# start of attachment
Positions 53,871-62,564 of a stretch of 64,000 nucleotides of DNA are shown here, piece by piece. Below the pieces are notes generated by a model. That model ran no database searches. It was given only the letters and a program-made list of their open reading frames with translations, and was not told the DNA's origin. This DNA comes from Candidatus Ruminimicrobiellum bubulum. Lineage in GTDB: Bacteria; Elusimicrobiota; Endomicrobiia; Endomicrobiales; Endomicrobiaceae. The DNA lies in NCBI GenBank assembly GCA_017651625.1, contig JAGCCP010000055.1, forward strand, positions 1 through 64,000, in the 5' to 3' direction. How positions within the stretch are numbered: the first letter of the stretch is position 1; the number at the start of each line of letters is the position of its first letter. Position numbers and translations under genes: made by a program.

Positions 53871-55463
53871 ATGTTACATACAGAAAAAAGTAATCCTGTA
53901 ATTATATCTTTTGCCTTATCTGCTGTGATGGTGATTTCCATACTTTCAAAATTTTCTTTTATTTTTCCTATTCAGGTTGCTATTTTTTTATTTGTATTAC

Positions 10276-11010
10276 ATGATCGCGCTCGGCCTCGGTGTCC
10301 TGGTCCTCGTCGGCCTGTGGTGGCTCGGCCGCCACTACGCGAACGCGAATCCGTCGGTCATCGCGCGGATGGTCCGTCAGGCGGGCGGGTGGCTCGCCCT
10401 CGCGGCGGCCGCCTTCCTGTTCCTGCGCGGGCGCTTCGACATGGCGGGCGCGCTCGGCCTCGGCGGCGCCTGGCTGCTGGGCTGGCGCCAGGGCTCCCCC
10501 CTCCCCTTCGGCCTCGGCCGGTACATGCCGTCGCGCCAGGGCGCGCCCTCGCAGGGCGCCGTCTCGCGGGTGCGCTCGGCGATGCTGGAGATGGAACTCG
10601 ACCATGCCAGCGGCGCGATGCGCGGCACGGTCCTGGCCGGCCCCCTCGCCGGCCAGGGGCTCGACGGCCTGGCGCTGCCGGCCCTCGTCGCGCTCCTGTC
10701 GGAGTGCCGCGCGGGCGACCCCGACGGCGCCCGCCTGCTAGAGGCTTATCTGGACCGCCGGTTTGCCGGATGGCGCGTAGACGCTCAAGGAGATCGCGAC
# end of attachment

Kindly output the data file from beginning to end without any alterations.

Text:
Positions 53,871-62,564 of a stretch of 64,000 nucleotides of DNA are shown here, piece by piece. Below the pieces are notes generated by a model. That model ran no database searches. It was given only the letters and a program-made list of their open reading frames with translations, and was not told the DNA's origin. This DNA comes from Candidatus Ruminimicrobiellum bubulum. Lineage in GTDB: Bacteria; Elusimicrobiota; Endomicrobiia; Endomicrobiales; Endomicrobiaceae. The DNA lies in NCBI GenBank assembly GCA_017651625.1, contig JAGCCP010000055.1, forward strand, positions 1 through 64,000, in the 5' to 3' direction. How positions within the stretch are numbered: the first letter of the stretch is position 1; the number at the start of each line of letters is the position of its first letter. Position numbers and translations under genes: made by a program.

Positions 53871-55463
53871 ATGTTACATACAGAAAAAAGTAATCCTGTA
53901 ATTATATCTTTTGCCTTATCTGCTGTGATGGTGATTTCCATACTTTCAAAATTTTCTTTTATTTTTCCTATTCAGGTTGCTATTTTTTTATTTGTATTAC

Positions 10276-11010
10276 ATGATCGCGCTCGGCCTCGGTGTCC
10301 TGGTCCTCGTCGGCCTGTGGTGGCTCGGCCGCCACTACGCGAACGCGAATCCGTCGGTCATCGCGCGGATGGTCCGTCAGGCGGGCGGGTGGCTCGCCCT
10401 CGCGGCGGCCGCCTTCCTGTTCCTGCGCGGGCGCTTCGACATGGCGGGCGCGCTCGGCCTCGGCGGCGCCTGGCTGCTGGGCTGGCGCCAGGGCTCCCCC
10501 CTCCCCTTCGGCCTCGGCCGGTACATGCCGTCGCGCCAGGGCGCGCCCTCGCAGGGCGCCGTCTCGCGGGTGCGCTCGGCGATGCTGGAGATGGAACTCG
10601 ACCATGCCAGCGGCGCGATGCGCGGCACGGTCCTGGCCGGCCCCCTCGCCGGCCAGGGGCTCGACGGCCTGGCGCTGCCGGCCCTCGTCGCGCTCCTGTC
10701 GGAGTGCCGCGCGGGCGACCCCGACGGCGCCCGCCTGCTAGAGGCTTATCTGGACCGCCGGTTTGCCGGATGGCGCGTAGACGCTCAAGGAGATCGCGAC